Proms 2012: looking forward

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Having largely ignored the hype and hullabaloo surrounding the launch of this year’s Proms season, my concert guide arrived this morning and so i’ve finally taken a proper look at what lies ahead; it promises to be an interesting and, at times, exciting experience. Once again the season will begin with a new work, this time by Mark-Anthony Turnage, and i for one can only hope he’s not been listening to any R‘n’B lately. Beyond this, the number of world premières is considerable, and i’ll be particularly looking forward to those by Benedict Mason, Charlotte Bray, Elaine Agnew, Bob Chilcott, and Simon Bainbridge; new works by Fung Lam, Julian Philips, Nicole Lizée, Thea Musgrave, James MacMillan, Tim Garland, Brian Elias, Gavin Higgins, Gavin Bryars, Helen Grime, Eric Whitacre and Mark Simpson will also be receiving their first performances. A diverse list indeed, but it’s the UK premières i’m more excited about, especially the works by Kaija Saariaho, Per Nørgård, Harrison Birtwistle, Olga Neuwirth and Michael Finnissy. In fact, the concert featuring Finnissy’s Piano Concerto No. 2, given by the Britten Sinfonia and also including the Birtwistle and Elias premières, plus Brian Ferneyhough’s Prometheus, may just turn out to be the highlight of the whole season.

As usual, all these premières will be featured on 5:4, but aside from the new pieces Daniel Barenboim will be presenting six works by Pierre Boulez during the first half of the season (as a curious counterpart to his Beethoven symphony series), and the centenary of John Cage’s birth will be marked with a large-scale concert in his honour, including that most excellent of choirs, EXAUDI. Having pulled out all the stops last year in resurrecting Havergal Brian’s Gothic Symphony, Proms director Roger Wright has gone even further this year with performances of two of the largest works ever written, BerliozRequiem and Schoenberg‘s ravishing Gurrelieder (the cost of this year’s season must be truly eye-watering).

So, lots to look forward to, and it all kicks off on 13 July.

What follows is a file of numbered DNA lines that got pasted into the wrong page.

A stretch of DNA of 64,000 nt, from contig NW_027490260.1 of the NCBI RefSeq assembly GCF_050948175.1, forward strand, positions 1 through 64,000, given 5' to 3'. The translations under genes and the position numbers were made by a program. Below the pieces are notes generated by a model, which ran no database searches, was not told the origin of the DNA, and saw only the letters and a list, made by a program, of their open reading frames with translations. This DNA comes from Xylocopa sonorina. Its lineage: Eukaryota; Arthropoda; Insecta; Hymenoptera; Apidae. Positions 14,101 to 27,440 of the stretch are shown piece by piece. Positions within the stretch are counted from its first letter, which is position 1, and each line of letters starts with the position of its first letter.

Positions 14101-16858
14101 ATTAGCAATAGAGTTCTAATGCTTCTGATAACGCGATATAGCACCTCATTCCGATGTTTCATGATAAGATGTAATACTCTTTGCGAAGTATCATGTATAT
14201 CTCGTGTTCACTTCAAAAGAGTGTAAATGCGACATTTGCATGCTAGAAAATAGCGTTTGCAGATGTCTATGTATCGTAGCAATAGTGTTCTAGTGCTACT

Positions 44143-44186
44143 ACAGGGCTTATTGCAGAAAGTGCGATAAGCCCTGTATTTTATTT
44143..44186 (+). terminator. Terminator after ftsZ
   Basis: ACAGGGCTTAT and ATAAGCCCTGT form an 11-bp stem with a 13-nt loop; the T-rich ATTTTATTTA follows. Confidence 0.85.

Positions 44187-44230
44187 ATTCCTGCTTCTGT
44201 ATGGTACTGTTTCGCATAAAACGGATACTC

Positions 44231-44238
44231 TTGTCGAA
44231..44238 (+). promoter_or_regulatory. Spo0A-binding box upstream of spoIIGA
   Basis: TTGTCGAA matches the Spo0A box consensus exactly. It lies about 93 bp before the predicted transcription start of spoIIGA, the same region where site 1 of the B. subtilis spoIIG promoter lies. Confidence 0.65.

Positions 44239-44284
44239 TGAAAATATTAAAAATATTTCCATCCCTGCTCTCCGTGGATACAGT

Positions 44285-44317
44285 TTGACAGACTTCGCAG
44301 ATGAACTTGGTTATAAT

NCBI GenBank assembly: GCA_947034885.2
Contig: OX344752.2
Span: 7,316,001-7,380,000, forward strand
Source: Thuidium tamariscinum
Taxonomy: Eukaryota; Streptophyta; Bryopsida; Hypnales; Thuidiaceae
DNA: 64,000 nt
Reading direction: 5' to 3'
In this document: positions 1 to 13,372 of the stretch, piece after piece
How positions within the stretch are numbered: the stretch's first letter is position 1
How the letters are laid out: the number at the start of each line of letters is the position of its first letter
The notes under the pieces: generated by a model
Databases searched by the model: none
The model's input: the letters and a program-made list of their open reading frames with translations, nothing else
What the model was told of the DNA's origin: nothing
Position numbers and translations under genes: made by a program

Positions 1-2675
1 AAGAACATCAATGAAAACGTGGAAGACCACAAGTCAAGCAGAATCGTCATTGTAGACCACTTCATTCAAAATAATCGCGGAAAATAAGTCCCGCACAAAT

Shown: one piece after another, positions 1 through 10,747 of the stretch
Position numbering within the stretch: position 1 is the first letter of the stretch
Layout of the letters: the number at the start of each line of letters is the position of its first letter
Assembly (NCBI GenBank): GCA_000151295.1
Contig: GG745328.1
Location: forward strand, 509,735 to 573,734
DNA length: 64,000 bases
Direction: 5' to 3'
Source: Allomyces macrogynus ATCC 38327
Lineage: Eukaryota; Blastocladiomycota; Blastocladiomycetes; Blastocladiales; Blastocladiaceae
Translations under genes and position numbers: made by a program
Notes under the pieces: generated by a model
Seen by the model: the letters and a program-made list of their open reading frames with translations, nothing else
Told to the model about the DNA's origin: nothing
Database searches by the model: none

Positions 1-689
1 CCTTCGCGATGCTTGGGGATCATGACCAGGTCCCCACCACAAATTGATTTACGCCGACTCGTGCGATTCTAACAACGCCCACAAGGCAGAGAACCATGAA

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Proms 2011: Peter Maxwell Davies – Musica benevolens (World Première)

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The 2011 Proms season began with a première, and the last night began with one too, a concert-raiser from Master of the Queen’s Music Peter Maxwell Davies titled Musica benevolens, the title of which tips the hat at the work’s commissioners, the Musicians Benevolent Fund. It was performed by the BBC Symphony Orchestra with the BBC Symphony Chorus, joined by the Fanfare Trumpeters of the Household Division, all conducted by Edward Gardner. The concert programme indicated Max’s piece would last 4 minutes; one can only wish that had been the case. Read more

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Proms 2011: Harrison Birtwistle – Concerto for Violin & Orchestra (UK Première)

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As already noted, this year’s Proms season has seen an abundance of new concertos, the last and most substantial of which was given its UK première on 7 September: the Concerto for Violin & Orchestra by Harrison Birtwistle. Birtwistle wrote the work for soloist Christian Tetzlaff, who gave the first performance with the Boston Symphony Orchestra earlier in the year; on this occasion he was joined by the BBC Symphony Orchestra, conducted by David Robertson. Read more

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Proms 2011: Thierry Escaich – Evocation III (UK Première)